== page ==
Licorice Cake
This playful dish was served on a bouncing needle, making it very difficult to photograph. A piece of frozen licorice spice cake and orange confit were surrounded by spun sugar, creating a cotton candy effect. To eat it, you simply put your mouth around the entire bite. This was Alexis' least favorite dish, most likely because she is not fond of black licorice at all.

This dish was odd and visually unappealing. It was composed of a spicy chocolate ganache, orange confit, soy marshmallows, rice pudding and lemongrass ice. The lemongrass ice was very good, but the rest of the dish was just hard to eat as it resembled, to us, something we'd rather not think about while eating.

Frozen pumpkin pie puree was tempura battered, deep fried and dusted with a bit of cinnamon and sugar, then served on a branch with burning leaves. This was the best pumpkin pie ever and neither of us like pumpkin pie. The idea was interesting and it was executed perfectly. The only thing we would have changed would have been to omit the final sugar dusting, as we found it a bit too sweet.

Alinea Restaurant
1723 North Halsted Street
Chicago, IL 60614

Food: 3
Decor: 3
Service: 2

Health Code Violations

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Chicago-Style Pizza in Chicago: Over-rated?

We knew when we were planning our crazy one-day Chicago trip that we had to sample the famous Chicago Deep Dish Pizza. Though we usually try to nose out the local hidden gems, rather than usual tourist traps, we decided that we had to make a homage to the where it all began, Pizzeria Uno.

As expected, there was about a half an hour wait for a table (this was around 2pm). However, you put in your pizza order when you add your name to the list. Since they are made to order in about 45 minutes, the wait for the table ends up being a wash. Not knowing the process, when we were put on the spot, we confusedly blurted out, 'Pizza, uhhh, pepperoni, umm, individual.' If we had to do it all over again, we probably would have tried the Numero Uno with it's heaping helpings of toppings.

We were seated inside in a corner by the waiter's station and ordered our much needed libations. (86 F and humid in October?) As we waited for the pizza to arrive, we surveyed the walls on which hung articles and awards detailing the history of this Chicago staple.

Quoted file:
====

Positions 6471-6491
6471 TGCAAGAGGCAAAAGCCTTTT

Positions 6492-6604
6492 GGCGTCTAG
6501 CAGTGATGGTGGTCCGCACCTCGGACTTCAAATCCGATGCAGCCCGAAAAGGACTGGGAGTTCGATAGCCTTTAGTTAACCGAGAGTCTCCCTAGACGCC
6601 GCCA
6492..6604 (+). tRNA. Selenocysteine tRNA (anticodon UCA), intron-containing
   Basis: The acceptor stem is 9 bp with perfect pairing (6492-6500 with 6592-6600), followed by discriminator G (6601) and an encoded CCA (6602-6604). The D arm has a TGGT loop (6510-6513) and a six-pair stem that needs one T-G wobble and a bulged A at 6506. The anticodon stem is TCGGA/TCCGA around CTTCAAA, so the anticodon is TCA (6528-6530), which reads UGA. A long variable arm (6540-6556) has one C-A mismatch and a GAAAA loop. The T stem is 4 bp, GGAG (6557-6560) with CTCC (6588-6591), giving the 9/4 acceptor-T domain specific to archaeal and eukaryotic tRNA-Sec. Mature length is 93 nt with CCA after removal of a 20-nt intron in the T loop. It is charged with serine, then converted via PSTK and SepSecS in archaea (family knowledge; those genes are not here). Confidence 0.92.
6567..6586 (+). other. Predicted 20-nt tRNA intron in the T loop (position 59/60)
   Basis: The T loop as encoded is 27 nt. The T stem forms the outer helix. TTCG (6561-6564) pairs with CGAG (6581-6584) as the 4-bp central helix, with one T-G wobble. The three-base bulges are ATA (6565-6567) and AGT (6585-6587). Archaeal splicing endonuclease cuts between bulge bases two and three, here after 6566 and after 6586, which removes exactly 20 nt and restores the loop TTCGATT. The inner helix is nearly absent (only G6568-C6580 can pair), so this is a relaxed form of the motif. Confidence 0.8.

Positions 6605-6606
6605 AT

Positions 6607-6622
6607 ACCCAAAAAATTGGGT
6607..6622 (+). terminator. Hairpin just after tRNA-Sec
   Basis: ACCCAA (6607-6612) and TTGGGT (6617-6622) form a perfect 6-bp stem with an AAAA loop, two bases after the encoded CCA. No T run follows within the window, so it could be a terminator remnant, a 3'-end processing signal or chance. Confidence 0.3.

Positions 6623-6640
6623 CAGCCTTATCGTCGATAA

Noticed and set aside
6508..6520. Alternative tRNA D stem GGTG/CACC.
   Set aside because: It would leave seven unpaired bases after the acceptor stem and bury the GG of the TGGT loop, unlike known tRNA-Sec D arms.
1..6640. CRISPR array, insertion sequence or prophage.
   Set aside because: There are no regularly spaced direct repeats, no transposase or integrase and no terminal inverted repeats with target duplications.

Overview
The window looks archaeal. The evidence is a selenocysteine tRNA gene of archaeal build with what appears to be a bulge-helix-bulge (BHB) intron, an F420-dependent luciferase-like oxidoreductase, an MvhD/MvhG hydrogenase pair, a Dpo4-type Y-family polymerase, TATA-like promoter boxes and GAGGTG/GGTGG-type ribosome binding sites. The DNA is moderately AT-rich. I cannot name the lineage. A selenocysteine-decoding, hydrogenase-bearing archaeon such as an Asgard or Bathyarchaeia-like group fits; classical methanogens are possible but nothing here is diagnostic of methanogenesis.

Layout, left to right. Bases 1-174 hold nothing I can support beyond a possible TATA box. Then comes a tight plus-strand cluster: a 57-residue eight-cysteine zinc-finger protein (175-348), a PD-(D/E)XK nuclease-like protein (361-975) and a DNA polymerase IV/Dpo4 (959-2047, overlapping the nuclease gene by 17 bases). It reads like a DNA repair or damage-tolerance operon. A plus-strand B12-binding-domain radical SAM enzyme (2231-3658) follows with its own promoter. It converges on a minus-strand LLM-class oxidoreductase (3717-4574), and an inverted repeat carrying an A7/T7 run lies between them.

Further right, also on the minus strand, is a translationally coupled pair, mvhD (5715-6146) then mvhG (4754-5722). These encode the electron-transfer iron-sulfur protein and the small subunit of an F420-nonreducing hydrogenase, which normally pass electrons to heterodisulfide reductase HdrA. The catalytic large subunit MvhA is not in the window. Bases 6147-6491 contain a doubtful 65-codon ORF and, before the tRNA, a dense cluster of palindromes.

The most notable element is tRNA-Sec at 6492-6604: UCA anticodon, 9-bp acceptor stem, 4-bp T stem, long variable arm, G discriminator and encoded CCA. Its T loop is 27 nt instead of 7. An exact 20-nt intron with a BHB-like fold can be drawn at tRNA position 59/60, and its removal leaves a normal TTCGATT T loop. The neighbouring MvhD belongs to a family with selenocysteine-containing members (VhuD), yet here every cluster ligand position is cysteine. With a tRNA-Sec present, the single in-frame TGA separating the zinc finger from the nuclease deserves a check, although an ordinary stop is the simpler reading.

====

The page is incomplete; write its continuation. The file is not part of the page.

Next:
Individual Pepperoni Chicago Style Deep Dish Pizza $6.75
We weren't fans of the crust at all, which was sort of crunchy and crumbly and teeth shatteringly hard. The sauce was excellent though--very bright clear in flavor. We ended up scraping out the toppings and eating them with a fork.

Pizzeria Uno
29 East Ohio Street
Chicago, IL 60611

Food: 1
Decor: 0
Service: 1

Can't Find Health Code Violations

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Chicago Style Dog and Duck Fries from Hot Doug's, Chicago, IL

As our second stop in our Chicago food tour, we headed over to Hot Doug's. Hot Doug's specializes in sausages, and despite toting themselves as an 'Encased Meat Emporium', it doesn't seem like you can buy sausages in bulk, just for eating. On weekends they also offer french fries fried in rendered duck fat.

Service is of the queue up and order at the counter, and then wait at the table to wave down the cute waitress shouting your name out variety. Though they offer a wide variety of sausages, including enticing daily and weekly specials (like the Bacon and Chedder Elk Sausage), we were on a mission to taste the classic Chicago Style Dog.

Duck Fries $3.50
This was a huge basket of hand-cut, skinny fries from real potatoes. They less like potato and more like fat, which for us, was a good thing. We couldn't eat even half this basket, even though they were quite tasty, so we replated.

"The Dog" $1.95